How (Not) to Talk to a Writer #11

leo-cullum-write-what-you-know-write-about-male-pattern-baldness-new-yorker-cartoon

You teach Calculus? Then you should write Hard SF.

I’ve seriously been told this. By a major book company editor.

The truth is, I have no interest in writing an SF novel about Calculus. Nor do I think I would read one. And honestly, if we all wrote what we knew, we would only be writing diaries and journals. All fiction is just that….fiction.

Am I saying we don’t need to know anything before we write? Not at all. We need to put thought into our work. And yes, it truly helps if we learn to do things first hand. (Otherwise all my time learning fencing, horsemanship, shooting, rapelling, sailing, camels, languages, etc…was all wasted.)

But I write about sereia and selkies and seers. Do I know any of these personally? Have I interviewed any of them prior to writing? I’m afraid not.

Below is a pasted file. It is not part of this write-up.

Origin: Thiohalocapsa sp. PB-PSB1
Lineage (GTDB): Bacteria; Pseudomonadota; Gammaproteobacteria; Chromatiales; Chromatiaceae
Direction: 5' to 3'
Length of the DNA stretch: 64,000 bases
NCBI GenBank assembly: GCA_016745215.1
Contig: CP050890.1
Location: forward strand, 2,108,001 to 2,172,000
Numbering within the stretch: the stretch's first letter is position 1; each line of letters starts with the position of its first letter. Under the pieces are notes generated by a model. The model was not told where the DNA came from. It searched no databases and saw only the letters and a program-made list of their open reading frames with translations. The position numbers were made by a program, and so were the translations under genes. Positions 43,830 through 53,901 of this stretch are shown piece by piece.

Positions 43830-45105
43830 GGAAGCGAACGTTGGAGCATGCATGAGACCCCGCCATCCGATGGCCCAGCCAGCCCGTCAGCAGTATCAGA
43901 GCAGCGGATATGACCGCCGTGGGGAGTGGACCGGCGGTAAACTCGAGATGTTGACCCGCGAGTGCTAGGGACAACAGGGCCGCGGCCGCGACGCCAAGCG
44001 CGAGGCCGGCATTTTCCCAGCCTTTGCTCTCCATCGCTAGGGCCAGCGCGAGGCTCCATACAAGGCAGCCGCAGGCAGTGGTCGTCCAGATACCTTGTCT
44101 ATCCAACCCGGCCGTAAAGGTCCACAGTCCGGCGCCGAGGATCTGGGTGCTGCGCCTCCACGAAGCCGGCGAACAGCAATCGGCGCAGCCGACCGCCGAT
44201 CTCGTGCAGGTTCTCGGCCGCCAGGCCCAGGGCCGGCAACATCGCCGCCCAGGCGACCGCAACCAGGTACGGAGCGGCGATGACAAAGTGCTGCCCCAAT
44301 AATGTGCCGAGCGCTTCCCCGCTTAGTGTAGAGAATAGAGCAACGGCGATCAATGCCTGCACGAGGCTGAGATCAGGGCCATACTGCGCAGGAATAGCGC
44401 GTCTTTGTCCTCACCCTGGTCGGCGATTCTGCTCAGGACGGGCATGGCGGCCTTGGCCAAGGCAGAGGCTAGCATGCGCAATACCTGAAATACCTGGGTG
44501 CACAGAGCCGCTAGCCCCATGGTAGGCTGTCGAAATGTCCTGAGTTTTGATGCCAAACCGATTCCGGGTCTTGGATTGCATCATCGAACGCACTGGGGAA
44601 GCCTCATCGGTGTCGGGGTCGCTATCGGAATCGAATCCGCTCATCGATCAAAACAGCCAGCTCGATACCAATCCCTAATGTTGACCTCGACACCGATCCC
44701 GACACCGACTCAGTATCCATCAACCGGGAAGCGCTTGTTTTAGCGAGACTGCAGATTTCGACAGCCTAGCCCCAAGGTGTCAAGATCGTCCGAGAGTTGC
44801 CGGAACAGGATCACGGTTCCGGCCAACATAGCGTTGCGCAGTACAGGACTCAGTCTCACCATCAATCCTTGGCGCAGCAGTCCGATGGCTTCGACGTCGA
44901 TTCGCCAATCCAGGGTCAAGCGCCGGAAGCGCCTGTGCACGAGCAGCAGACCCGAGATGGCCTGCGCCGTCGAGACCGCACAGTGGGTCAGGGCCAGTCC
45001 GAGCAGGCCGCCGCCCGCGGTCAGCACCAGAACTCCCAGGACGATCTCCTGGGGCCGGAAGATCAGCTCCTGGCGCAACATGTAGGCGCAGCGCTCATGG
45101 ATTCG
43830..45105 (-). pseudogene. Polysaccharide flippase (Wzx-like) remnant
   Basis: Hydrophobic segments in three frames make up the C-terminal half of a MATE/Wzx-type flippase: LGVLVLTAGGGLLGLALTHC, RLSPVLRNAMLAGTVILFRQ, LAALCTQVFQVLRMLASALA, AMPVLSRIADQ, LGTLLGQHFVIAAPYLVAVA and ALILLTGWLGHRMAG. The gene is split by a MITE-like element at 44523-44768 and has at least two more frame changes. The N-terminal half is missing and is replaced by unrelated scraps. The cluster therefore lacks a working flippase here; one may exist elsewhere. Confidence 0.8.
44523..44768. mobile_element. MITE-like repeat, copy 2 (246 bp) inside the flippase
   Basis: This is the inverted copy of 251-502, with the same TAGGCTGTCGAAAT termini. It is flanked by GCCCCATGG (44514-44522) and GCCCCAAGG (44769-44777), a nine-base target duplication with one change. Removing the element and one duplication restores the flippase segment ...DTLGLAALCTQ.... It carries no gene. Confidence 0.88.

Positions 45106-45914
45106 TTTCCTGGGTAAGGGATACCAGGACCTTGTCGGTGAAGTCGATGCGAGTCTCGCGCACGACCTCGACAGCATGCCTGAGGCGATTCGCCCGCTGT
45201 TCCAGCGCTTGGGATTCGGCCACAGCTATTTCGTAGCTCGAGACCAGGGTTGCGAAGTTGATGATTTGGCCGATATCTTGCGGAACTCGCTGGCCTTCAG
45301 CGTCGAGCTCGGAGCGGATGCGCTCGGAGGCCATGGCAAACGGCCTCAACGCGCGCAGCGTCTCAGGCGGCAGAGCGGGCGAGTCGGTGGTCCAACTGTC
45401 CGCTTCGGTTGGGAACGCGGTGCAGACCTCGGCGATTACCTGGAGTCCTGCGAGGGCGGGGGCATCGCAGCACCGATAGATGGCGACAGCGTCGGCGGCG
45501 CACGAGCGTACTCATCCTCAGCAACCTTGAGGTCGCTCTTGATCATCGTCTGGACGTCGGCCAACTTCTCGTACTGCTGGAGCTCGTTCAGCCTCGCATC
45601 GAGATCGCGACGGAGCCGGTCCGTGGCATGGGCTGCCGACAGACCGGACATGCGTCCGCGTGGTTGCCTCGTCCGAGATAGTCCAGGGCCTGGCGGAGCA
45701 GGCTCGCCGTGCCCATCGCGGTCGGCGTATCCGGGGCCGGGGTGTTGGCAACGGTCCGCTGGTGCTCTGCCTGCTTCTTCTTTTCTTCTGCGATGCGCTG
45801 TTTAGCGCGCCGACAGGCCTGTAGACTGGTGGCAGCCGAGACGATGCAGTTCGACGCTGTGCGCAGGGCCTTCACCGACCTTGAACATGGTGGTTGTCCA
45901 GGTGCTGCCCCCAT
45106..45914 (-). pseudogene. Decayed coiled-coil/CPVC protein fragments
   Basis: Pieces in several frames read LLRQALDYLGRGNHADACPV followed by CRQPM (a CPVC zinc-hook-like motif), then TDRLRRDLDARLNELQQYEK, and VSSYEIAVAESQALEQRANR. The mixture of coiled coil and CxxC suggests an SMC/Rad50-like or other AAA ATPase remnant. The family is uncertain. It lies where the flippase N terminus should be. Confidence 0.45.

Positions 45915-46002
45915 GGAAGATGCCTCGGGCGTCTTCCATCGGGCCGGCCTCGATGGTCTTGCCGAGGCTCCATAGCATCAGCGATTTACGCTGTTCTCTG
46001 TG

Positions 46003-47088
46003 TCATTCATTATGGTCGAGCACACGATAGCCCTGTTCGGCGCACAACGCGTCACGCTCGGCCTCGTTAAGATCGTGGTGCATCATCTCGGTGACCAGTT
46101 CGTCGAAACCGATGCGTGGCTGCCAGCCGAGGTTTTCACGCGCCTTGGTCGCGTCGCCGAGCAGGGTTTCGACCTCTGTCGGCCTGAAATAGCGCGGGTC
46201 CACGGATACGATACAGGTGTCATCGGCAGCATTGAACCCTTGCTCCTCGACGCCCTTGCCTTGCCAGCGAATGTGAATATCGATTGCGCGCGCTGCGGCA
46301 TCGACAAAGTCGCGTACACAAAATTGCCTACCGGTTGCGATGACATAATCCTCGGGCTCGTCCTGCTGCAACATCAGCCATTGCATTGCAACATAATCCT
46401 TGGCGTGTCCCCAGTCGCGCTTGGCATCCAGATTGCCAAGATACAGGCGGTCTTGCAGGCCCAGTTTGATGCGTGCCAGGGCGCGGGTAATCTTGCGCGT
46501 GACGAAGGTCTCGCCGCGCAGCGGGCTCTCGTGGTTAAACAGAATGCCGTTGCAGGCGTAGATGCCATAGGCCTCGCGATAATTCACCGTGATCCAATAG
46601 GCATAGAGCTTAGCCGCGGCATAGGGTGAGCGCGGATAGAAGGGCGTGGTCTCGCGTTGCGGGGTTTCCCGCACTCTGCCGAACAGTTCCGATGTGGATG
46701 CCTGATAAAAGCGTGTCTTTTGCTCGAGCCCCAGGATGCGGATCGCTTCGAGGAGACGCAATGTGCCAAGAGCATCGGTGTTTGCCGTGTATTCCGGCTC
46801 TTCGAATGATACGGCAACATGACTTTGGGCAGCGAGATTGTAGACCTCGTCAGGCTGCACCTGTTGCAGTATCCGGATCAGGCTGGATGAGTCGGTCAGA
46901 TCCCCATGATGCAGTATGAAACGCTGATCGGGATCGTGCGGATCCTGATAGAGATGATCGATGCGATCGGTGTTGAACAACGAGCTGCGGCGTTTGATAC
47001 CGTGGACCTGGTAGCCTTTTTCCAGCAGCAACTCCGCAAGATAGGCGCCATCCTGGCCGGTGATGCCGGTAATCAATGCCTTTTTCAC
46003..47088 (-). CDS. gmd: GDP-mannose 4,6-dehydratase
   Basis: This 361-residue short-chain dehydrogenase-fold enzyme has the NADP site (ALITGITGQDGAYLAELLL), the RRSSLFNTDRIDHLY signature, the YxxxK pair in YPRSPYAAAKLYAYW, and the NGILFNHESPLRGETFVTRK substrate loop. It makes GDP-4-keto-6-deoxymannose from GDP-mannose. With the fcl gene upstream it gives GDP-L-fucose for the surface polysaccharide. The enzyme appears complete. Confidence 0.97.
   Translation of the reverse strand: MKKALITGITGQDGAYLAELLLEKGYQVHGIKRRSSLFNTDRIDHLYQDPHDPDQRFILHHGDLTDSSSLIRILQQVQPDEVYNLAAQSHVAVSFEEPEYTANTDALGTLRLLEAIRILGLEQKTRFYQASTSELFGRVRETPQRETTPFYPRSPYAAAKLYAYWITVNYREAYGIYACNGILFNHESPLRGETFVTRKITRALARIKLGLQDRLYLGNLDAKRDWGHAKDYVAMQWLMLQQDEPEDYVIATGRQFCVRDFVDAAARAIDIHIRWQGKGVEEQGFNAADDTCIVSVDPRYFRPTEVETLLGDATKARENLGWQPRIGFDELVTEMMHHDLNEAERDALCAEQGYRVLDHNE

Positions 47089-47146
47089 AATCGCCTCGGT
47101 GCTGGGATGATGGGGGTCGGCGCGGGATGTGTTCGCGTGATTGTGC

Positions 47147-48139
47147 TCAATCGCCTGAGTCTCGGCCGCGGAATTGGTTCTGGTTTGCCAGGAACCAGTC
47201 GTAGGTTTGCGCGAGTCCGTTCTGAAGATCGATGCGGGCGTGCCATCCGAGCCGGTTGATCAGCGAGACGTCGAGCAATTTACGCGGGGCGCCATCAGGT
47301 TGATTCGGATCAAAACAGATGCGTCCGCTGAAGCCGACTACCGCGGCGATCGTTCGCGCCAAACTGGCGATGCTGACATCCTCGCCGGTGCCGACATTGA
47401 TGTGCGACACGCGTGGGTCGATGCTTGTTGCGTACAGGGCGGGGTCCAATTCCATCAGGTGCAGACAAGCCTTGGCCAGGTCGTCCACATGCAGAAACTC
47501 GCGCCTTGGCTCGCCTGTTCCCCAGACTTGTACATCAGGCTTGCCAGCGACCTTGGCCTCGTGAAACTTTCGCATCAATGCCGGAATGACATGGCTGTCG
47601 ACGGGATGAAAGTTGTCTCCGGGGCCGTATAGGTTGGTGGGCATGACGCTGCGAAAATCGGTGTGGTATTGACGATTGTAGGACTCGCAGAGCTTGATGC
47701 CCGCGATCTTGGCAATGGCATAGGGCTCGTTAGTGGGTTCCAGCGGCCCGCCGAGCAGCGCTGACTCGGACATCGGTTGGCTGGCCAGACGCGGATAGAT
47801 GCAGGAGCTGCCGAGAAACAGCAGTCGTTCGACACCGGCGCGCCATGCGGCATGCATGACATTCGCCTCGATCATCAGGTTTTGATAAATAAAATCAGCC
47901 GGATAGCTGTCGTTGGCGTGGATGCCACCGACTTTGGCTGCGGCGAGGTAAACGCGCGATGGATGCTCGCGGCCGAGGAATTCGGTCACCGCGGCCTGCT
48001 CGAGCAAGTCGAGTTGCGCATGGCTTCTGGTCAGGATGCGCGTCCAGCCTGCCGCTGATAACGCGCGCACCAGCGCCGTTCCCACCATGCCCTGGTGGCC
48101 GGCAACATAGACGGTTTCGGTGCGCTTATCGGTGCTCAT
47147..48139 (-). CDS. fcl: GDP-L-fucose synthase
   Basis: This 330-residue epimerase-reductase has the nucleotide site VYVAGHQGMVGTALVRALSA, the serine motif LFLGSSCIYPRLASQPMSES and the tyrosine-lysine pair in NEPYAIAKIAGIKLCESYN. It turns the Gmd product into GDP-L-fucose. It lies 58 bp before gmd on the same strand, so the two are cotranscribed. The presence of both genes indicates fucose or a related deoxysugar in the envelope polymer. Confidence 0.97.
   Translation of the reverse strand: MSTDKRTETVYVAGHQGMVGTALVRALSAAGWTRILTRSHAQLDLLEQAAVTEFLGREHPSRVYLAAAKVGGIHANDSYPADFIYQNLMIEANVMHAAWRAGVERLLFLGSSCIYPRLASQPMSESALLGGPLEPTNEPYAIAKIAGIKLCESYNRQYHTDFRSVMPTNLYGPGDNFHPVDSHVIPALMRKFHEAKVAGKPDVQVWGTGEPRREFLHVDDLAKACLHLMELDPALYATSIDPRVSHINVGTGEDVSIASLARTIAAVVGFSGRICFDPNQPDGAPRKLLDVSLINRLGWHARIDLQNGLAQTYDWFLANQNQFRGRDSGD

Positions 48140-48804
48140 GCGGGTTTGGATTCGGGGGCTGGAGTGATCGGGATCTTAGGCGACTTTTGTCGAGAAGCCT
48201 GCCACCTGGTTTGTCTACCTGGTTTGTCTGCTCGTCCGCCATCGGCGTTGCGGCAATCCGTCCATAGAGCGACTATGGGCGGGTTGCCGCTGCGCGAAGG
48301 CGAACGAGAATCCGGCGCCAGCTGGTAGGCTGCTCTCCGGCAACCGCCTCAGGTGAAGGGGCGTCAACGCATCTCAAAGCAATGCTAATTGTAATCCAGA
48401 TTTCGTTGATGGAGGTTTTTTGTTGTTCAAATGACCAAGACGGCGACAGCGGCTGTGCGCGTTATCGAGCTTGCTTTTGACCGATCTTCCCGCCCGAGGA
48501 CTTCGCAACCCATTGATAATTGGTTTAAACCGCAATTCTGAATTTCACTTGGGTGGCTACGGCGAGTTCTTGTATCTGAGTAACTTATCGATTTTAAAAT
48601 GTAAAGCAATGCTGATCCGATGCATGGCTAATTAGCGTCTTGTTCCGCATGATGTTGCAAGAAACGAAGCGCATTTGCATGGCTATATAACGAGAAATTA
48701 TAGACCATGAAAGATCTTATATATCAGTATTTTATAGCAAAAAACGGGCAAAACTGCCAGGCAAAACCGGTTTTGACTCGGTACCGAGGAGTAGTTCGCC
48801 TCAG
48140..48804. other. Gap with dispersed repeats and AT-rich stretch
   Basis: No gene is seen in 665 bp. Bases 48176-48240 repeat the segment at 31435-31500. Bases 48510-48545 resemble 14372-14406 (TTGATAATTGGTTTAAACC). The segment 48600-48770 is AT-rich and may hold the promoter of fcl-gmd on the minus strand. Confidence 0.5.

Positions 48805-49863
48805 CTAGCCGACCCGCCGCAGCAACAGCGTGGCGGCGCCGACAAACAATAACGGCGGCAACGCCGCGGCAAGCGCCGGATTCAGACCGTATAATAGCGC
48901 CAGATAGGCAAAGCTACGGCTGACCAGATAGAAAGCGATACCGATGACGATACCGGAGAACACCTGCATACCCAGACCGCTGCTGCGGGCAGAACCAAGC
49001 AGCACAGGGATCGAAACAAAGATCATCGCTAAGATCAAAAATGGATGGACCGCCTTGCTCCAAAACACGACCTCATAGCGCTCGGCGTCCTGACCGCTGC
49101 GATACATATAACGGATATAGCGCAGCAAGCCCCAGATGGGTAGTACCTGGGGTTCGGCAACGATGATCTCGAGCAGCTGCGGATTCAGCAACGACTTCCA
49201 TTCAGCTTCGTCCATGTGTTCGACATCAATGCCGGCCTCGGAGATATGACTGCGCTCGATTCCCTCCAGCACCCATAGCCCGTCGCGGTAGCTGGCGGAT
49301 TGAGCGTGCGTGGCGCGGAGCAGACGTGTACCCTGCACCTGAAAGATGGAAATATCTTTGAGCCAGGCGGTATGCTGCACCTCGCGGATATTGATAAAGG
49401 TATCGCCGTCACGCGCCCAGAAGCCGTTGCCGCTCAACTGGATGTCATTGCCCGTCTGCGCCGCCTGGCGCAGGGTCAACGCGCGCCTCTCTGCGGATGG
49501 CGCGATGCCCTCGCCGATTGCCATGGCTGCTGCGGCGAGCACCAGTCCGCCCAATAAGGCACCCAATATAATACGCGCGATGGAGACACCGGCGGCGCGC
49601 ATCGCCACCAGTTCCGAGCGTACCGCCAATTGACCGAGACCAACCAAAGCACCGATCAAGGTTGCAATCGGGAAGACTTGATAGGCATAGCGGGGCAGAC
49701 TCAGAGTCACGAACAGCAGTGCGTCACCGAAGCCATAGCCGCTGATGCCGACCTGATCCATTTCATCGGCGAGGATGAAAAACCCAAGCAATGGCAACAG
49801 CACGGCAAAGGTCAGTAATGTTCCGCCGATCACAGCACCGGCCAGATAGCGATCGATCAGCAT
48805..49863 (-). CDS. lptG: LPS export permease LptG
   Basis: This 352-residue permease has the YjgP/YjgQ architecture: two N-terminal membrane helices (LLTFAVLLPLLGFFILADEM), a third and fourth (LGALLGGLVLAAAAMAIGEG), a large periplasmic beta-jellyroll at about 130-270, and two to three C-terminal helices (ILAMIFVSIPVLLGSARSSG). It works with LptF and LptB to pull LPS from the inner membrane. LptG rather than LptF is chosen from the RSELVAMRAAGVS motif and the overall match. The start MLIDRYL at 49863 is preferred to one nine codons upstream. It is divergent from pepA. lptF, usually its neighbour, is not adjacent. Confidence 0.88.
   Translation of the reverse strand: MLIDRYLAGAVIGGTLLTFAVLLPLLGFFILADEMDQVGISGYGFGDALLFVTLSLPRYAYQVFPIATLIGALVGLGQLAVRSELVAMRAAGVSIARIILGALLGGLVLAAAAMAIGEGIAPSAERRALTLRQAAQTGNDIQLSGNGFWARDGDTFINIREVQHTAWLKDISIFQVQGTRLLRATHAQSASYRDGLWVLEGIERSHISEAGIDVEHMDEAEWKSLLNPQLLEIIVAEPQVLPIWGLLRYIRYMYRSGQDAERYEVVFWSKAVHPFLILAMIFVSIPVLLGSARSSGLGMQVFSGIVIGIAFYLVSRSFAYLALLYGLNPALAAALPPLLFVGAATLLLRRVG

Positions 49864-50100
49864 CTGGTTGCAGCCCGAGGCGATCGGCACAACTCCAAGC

And that’s a part of what makes writing (and reading, I hope) fun.

So if you want to write about submarines or dirigibles, you don’t have to build one first. Do your research, but don’t let the fact that you’ve never captained a dirigible stop you from writing that…

#SFWApro

4 thoughts on “How (Not) to Talk to a Writer #11

  1. Man, I would totally read a hard SF novel about calculus.šŸ˜€

    I completely agree, though. “Write what you know” is useless information. “Know what you write” always sounded a more sensible approach, to me.

    Or, as Ken Kesey puts it:
    “One of the dumbest things you were ever taught was to write what you know. Because what you know is usually dull. Remember when you first wanted to be a writer? Eight or ten years old, reading about thin-lipped heroes flying over mysterious viny jungles toward untold wonders? That’s what you wanted to write about, about what you didn’t know.”

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